By Shawn Regan
---- — A few days after the dangerous bugs were discovered in Haverhill, mosquitoes infected with West Nile Virus have also been detected in nearby Groveland.
An advisory from that town’s Board of Health said the disease-carrying mosquitoes were found in the Barehill Road, Center Street and School Street areas. The advisory said Groveland plans a “targeted spray” tonight of the listed areas and surrounding roads, as well as near Bagnall Elementary School.
West Nile-carrying mosquitoes have been showing up in traps across the region in recent weeks, but no people in northeastern Massachusetts have become ill from the virus yet this year, health officials said.
The Groveland advisory said the Northeast Massachusetts Mosquito Control District will spray the town with a substance called Duet, and that more information is available on the Pentucket Regional website under “announcements.’’
Haverhill has completed its targeted spray of areas were mosquitoes carrying West Nile Virus were detected last week: Behind the animal shelter at the rear of the Highway Department yard on Primrose Street, and on North Avenue, in the area of Frye Pond near the National Grid company gas tanks.
Mayor James Fiorentini said the city’s targeted spraying concluded Tuesday night, and that citywide spraying will take place in the coming days. He said those dates will be announced prior to more spraying.
Haverhill’s spraying takes place from the back of trucks and uses the standard Anvil 10+10 solution.
Fiorentini said the mosquito control district characterizes the appearance of West Nile in communities on a scale of 0 to 4. He said Haverhill is at level 2.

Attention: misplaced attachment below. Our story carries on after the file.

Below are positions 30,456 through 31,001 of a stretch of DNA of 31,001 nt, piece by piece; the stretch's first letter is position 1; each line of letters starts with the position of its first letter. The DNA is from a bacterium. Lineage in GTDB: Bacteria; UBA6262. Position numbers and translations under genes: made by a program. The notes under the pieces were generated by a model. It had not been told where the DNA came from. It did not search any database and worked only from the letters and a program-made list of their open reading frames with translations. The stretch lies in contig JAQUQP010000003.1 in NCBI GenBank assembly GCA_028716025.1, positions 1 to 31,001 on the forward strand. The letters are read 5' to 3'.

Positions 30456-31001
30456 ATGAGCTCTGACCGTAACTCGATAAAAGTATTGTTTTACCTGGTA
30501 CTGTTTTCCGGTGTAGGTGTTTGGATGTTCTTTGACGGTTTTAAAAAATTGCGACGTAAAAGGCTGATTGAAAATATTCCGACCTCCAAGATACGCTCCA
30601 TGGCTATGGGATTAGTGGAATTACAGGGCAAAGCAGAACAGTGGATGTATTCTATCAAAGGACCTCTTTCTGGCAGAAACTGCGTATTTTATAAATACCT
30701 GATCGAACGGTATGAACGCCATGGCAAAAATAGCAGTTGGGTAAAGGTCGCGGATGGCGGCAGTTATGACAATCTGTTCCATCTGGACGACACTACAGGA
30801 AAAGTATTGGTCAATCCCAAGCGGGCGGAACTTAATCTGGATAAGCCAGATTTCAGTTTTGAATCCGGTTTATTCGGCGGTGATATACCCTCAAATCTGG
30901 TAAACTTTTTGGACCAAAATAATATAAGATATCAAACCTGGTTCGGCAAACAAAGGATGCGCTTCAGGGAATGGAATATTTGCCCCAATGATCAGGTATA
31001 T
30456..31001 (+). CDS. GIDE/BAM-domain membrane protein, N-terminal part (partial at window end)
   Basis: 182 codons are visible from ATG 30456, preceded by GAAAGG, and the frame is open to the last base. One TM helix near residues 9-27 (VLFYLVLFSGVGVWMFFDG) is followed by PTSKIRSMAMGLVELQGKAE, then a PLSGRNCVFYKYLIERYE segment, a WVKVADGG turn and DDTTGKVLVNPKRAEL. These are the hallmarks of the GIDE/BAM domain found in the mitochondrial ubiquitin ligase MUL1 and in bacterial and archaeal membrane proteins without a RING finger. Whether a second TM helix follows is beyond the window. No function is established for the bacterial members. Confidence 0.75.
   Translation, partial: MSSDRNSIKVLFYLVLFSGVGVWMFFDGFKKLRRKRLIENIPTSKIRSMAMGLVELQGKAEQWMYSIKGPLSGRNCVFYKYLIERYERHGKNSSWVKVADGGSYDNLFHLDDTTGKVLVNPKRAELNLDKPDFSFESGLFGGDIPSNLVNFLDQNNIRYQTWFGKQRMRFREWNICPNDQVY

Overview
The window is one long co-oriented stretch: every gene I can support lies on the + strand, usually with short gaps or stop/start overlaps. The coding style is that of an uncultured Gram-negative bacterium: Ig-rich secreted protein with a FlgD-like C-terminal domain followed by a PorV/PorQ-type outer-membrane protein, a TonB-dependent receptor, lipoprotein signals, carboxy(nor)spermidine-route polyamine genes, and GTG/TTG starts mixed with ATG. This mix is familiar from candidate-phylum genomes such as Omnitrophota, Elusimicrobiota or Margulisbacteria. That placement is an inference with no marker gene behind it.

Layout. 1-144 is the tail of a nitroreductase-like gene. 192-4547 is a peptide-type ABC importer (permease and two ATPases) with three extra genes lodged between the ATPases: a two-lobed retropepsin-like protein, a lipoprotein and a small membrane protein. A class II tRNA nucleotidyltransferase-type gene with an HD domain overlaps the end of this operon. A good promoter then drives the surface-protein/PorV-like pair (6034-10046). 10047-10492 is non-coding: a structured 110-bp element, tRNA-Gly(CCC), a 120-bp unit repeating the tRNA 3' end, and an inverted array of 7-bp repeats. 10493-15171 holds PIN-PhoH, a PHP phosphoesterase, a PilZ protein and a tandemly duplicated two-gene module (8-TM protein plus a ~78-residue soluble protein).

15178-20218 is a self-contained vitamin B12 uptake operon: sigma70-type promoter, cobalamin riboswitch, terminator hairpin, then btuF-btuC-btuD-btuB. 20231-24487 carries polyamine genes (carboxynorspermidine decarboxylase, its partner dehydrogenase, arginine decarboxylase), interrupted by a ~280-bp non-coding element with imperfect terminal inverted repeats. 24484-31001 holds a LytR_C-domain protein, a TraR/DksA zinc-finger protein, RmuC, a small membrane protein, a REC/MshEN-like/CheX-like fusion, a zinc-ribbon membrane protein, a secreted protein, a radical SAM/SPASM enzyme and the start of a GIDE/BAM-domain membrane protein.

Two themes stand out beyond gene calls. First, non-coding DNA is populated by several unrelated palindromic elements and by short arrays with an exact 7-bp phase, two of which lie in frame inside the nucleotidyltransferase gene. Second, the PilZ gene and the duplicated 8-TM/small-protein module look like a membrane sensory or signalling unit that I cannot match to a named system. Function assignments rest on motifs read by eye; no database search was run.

“We’re at a moderate level that suggests we should take precautions, but not panic,” he said. “Experts recommend that we spray the non-toxic solution in the area where these mosquitoes were identified ... to protect our citizens.”
The mayor also ordered a dusk-to-dawn ban on all outdoor activities on public property, including schoolyards, parks and playgrounds in the city. Yesterday, he said that order will continue until the first frost, usually sometime in mid-October.
Fiorentini said high school nighttime athletic games and related activities have been rescheduled to daylight hours.
A representative of the Groveland Health Department said no such precautions or bans regarding nighttime activities have been ordered in that town, as of yesterday afternoon.
Health officials recommend common-sense precautionary measures to prevent West Nile transmission from mosquitoes to humans, such as using insect repellent, wearing long sleeves and long pants, and avoiding outdoor activities from dusk to dawn. In addition, residents are urged to check their property for unattended containers of standing water which may attract mosquitoes.
According to a Massachusetts Department of Public Health fact sheet, West Nile virus is a mosquito-carried virus that can cause illness ranging from a mild fever to more serious disease like encephalitis or meningitis. There is no specific treatment for the virus. People with mild infections usually recover on their own. People with severe infections almost always require hospitalization. Their symptoms may last several weeks and neurological effects may be permanent. About 10 percent of people who develop severe illness die from the infection.
For more information about Northeast Mosquito Control and Wetlands Management District, visit online at www.northeastmassmosquito.com.